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Everything You Wanted To Know About Speakers
Speaker Sound Coloration | Speaker Driver Design | Speaker Enclosures | Speaker Sensitivity | Ribbon and Electrostatic Speakers | Crossover Networks | Accuracy, Soundstage and Ambience | Impedance | Damping Factor | Subwoofers | Auditioning Speakers
Speaker Sound Coloration
Speakers represent one of the most important choices you can make as to the final sound that you will be hearing in your home entertainment room. They also have a very wide price range, and can be purchased for less than $100 per pair, and up to more than $70,000 per pair. You might ask the question, "what the heck is inside there to make them so expensive?" The answer is similar to why some amplifiers cost so much. The more expensive speakers are generally made in very small quantities, with custom built speaker drivers (see below), and fine cabinet work. In general, you get what you pay for, but the tonal characteristics of each speaker system differ, perhaps more than any other component in a sound system. Thus, it is imperative that you listen to a large number of speakers to find the ones that sound best to your ears. Some will have a bright sound, others a strong midrange, and others a very deep bass. No speaker reproduces the audio spectrum (the human range of hearing) perfectly. They all "color" the sound to varying degrees, regardless of price. This coloration is something built in, depending on the preferences of the designer. Finding speakers that satisfy your preferences takes some time and effort.
Speaker Driver Design
Speakers consist of one or more driver units in a box. The driver is constructed of a metal frame to which is attached a cone, made of paper or plastic and occasionally metal. At the rear end of the cone is attached a coil of wire (the "voice coil") wound around an extension of the cone, called a "former". The two ends of the voice coil are connected to the crossover network, and the crossover network is connected to the speaker binding posts on the rear of the speaker enclosure. The voice coil is suspended inside a permanent magnet so that it lies in a narrow gap between the magnet pole pieces and the front plate. The voice coil is kept centered by a "spider" that is attached to the frame and to the voice coil. A rear vent allows air to get into the back of the driver when the cone is moving, but a dust cap on the cone keeps air from getting in through the front. A rubber surround at the outer edge of the cone allows for flexible movement. In the case of a tweeter, the cone is very light, perhaps made of silk, and is glued directly to the voice coil. It isn't attached to a frame or rubber surround because it needs to be very low mass in order to respond quickly to high frequencies.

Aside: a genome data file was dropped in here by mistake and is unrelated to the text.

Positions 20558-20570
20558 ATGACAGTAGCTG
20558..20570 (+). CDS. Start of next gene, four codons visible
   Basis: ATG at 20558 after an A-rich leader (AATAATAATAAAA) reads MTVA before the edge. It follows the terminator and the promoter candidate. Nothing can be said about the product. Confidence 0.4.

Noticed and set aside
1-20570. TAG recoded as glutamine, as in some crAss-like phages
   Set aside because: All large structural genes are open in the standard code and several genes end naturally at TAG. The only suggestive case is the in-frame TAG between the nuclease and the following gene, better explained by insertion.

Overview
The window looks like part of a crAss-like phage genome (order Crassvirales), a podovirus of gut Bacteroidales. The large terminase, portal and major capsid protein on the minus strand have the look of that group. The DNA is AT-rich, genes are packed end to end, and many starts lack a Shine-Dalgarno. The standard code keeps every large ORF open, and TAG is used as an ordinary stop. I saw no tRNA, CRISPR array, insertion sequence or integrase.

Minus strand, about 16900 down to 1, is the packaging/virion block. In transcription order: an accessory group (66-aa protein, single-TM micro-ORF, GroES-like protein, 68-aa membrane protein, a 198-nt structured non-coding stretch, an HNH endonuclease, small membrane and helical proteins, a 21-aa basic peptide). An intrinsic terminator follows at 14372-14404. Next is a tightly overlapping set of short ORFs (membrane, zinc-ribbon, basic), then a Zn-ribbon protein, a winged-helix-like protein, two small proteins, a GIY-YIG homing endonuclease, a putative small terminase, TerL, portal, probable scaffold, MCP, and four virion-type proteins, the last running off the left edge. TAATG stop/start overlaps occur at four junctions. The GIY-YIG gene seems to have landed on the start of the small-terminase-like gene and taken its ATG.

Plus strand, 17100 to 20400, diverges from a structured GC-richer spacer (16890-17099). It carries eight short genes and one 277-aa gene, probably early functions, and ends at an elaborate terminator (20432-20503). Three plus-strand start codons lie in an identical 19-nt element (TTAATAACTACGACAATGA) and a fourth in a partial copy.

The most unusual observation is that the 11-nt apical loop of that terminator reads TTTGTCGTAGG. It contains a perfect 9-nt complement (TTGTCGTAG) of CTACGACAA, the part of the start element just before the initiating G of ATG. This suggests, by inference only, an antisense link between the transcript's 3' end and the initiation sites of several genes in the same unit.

When the musical electrical signal from the amplifier passes through the voice coil, the voice coil turns into an electromagnet. Depending on which way the current is travelling in the voice coil, the north and south pole of the magnetic field will be at one end of the voice coil or the other. The permanent magnet has a north and south pole as well. Its magnetic field will push the coil (and the attached speaker cone) outward if the north and south poles of the two magnetic fields are lined up together (north to north, and south to south), or pull the voice coil inward if they are lined up oppositely (north to south, and south to north). So, as the electrical signal from the amplifier, which is a representation of the original musical waveform, passes through the voice coil, and changes direction with the musical waveform, the voice coil and attached speaker cone are driven outward and pulled inward in time with the music. The speaker cone pushes or pulls air in the room, which translates to increases or decreases in air pressure at your eardrums, and there you have it: music. A one driver speaker is called a "one way". If it has two drivers, one to handle high frequencies and the other to handle the mid and low frequencies, then it is called a "two way". Separate high frequency drivers (tweeters), midrange drivers, and low frequency drivers (woofers) are found in "three way" speakers. You might find a one way speaker in a pocket radio, but home theater and hi-fi speakers are generally two way or three way in design.